Article Summary

I had the privilege of growing up with three great-grandmothers.  One of these amazing women tended her own garden, was always on hand with home remedies, and relied on an occasional aspirin when she was well into her 80’s for extreme aches and pains.  One was quite a hypochondriac who insisted upon a daily regimen of medications that kept her well for any ailment.  I was always confident the doctor issued a fair number of placebos, such as sugar pills, just to satisfy her demands for medication. (This topic is important later.)  The third grandmother loved to go to the doctor.  I don’t believe she had ailments as much as she loved the attention.  His touch, his smile, his compliments kept her coming back on a regular basis.  There was nothing inappropriate here, but to acknowledge how older, widowed, potentially lonely people, seek trust and friendship.

My great-grandmothers were very close to the same age.  How could they be so different?  Think of your brothers and sisters or others close to you.  Do you all share the same viewpoint?  You come from the same family.  That is why I am challenged to analyze a group of people and say this is absolutely why the opioid epidemic is more prevalent in one group of people versus another.

First, let’s take a look at access.  Is it more consequential that before the ACA (Affordable Care Act), before 2014, fewer people who are black had insurance and access to prescribed opioid medication?

Here are the U.S. Census Bureau QuickFacts: United States


Race and Hispanic Origin

White alone 76.3%

Black or African American alone 13.4%

American Indian and Alaska Native alone 1.3%

Asian alone 5.9%

Native Hawaiian and Other Pacific Islander alone  0.2%

Two or More Races 2.8%

Hispanic or Latino 18.5%

White alone, not Hispanic or Latino 60.1%

a = includes persons reporting only one race

b = Hispanics may be of any race, so also are included in applicable race categories


According to the National Low Income Housing Authority, here are some statistics that reveal the number of people on welfare assistance.  This does not mean, however that they are on Medicaid.  The striking numbers when we consider social determinants are that if there are 76.3% of people who are white in America and 13.4% of people who are black in America, why aren’t 76.3% of welfare recipients white and 13.4% black, or close to it?  (See the chart below.)

What are we doing to address poverty, or those in need of assistance?  Nearly 40% of Americans who receive welfare assistance are black, where proportionately, this group of people should be less than one half of that.

Finally, The Truth About Welfare — How Many Blacks Vs. How Many Whites (

Number of Americans receiving welfare assistance: 110,489,000
Number of Americans receiving food stamps: 41,700,000
Number of Americans on unemployment insurance: 10,200,000
Percentage of the US population on welfare: 35.4%
Total government spending on welfare annually: $131.9 billion

So how many Blacks vs whites?

Well, believe it or not, the numbers are actually about the same. There are just about as many whites on welfare as there are Blacks.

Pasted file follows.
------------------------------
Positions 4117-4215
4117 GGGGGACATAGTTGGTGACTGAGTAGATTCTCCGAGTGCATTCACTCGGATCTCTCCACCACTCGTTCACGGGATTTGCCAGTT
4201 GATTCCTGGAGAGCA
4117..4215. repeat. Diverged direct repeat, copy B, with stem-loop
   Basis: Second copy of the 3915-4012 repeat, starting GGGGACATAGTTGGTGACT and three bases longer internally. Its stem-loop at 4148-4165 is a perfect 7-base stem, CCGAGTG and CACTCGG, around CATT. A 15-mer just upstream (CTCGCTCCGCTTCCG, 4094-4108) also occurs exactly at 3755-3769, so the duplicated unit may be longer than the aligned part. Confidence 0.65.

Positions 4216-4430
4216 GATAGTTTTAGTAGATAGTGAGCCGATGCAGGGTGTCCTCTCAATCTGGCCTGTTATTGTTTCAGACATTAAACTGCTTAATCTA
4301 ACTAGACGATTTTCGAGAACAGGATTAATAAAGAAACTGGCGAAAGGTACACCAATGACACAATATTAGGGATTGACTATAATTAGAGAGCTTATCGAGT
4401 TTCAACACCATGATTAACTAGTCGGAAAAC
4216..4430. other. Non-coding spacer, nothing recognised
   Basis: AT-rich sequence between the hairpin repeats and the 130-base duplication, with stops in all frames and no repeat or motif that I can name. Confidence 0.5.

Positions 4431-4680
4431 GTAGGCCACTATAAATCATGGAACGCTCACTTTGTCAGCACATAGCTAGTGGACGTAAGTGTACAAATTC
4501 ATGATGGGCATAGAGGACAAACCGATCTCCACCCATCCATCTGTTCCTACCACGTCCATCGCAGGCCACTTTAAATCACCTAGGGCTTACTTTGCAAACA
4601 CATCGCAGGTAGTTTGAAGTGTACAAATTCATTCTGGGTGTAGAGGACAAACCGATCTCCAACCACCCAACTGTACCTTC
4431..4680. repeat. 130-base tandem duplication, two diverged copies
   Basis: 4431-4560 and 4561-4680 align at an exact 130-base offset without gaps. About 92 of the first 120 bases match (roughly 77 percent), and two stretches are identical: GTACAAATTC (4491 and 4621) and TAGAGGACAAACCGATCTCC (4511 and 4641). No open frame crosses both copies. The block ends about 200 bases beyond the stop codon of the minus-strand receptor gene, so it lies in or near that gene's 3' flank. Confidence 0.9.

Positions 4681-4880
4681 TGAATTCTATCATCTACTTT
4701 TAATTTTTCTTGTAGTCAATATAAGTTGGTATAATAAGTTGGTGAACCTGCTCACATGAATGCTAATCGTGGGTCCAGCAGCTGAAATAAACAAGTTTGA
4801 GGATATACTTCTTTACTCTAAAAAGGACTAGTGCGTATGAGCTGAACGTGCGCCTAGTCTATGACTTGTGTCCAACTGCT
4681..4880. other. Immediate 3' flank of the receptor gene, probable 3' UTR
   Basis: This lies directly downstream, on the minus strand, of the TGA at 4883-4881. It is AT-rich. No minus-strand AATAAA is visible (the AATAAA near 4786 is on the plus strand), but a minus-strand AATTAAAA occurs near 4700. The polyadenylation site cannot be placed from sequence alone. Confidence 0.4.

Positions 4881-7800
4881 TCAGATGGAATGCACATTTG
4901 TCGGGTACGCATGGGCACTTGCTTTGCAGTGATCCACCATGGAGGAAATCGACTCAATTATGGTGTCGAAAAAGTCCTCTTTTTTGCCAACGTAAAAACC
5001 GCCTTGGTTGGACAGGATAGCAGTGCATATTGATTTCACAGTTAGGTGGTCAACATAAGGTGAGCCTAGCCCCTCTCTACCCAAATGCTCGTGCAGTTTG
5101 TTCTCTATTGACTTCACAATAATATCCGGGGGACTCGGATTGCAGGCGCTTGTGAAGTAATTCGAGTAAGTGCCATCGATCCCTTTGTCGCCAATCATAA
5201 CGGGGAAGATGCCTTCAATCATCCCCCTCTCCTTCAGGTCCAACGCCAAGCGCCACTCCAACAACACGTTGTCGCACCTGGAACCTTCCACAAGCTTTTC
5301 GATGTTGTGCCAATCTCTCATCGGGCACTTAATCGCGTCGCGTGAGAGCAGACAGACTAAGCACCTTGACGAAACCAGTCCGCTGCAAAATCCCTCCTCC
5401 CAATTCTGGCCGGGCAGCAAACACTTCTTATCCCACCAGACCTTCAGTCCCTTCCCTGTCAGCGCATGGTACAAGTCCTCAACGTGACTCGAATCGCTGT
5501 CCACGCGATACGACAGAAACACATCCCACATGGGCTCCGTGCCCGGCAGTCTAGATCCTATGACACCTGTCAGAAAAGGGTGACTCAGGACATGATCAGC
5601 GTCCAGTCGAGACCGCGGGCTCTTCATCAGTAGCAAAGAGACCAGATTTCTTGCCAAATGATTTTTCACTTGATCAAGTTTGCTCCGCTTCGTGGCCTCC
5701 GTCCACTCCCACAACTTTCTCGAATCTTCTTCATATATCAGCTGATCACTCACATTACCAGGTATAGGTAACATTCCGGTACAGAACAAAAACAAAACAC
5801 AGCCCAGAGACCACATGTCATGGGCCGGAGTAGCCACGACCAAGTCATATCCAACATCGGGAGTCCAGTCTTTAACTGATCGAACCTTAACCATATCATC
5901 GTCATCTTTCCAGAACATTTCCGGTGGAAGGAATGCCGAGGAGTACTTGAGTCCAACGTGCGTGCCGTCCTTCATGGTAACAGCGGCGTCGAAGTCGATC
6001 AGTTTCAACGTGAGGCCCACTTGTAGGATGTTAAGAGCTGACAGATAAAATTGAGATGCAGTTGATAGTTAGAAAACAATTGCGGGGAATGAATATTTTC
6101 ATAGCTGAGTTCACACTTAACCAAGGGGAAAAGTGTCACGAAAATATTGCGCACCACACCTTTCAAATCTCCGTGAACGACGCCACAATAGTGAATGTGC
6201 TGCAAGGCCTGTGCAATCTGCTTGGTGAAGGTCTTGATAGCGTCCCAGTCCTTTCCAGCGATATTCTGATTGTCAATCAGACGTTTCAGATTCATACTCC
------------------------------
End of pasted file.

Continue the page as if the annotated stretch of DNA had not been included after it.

Percent of welfare recipients who are white: 38.8%
Percent of welfare recipients who are black: 39.8%

(NoteMany people confuse these statistics. This does not mean that 38.8% of all white Americans, and 39.8% of all Black Americans are on welfare. It means that 39.8% of all the actual welfare recipients are Black, and 38.8% of all the welfare recipients are white.)

And contrary to popular belief, a lot less immigrants are on welfare.

Percent of welfare recipients who are Hispanic: 15.7%
Percent of welfare recipients who are Asian: 2.4%
Percent of welfare recipients who are Other: 3.3%

(NoteAgain, this does not mean that 15.7% of all Hispanic Americans and 2.4% of all Asian Americans are on welfare. It is referring to the percentage of welfare recipients)

While we should be excited that more Americans have access to healthcare, it also means that more Americans have access to prescribed opioids.  See chart below.

Effect of the Affordable Care Act on Racial and Ethnic Disparities in Health Insurance Coverage (

In 2013, 40.5% of Hispanics and 25.8% of Blacks were uninsured, compared with 14.8% of Whites. We found a larger gap in private insurance, which was partially offset by higher rates of public coverage among Blacks and Hispanics. After the main ACA provisions went into effect in 2014, coverage disparities declined slightly as the percentage of adults who were uninsured decreased by 7.1 percentage points for Hispanics, 5.1 percentage points for Blacks, and 3 percentage points for Whites. Coverage gains were greater in states that expanded Medicaid programs.

If fewer people who are black are prescribed opioids is it because they aren’t asking or demanding these drugs?  Let’s consider why doctors are prescribing opioids to known opioid abusers.  How do you shop for a doctor?  How do you pick a restaurant, hotel, or product?  Do you read the reviews?  If there are 99 five-star reviews and 1 one-star review, do you read the one-star first?  Can doctors afford a bad review?

Do people who are black have equal access to doctors?

If my great-grandmother didn’t get her sugar pill, would she have bad-mouthed this doctor publicly?  Doctors cannot afford a bad review.  So, do they consequently give their patients what they want or demand?  I believe this answer is yes.  If you have not had access to a doctor, do you know what to ask?  Do you know you can ask, or are you expecting the doctor to tell you what you need?

26 Mind-Boggling Online Review Statistics & Facts for 2021 (

When we reach equality of services among each culture, we should reach equality of results.  Or, as this the opioid epidemic demonstrates, equal results of its consequences.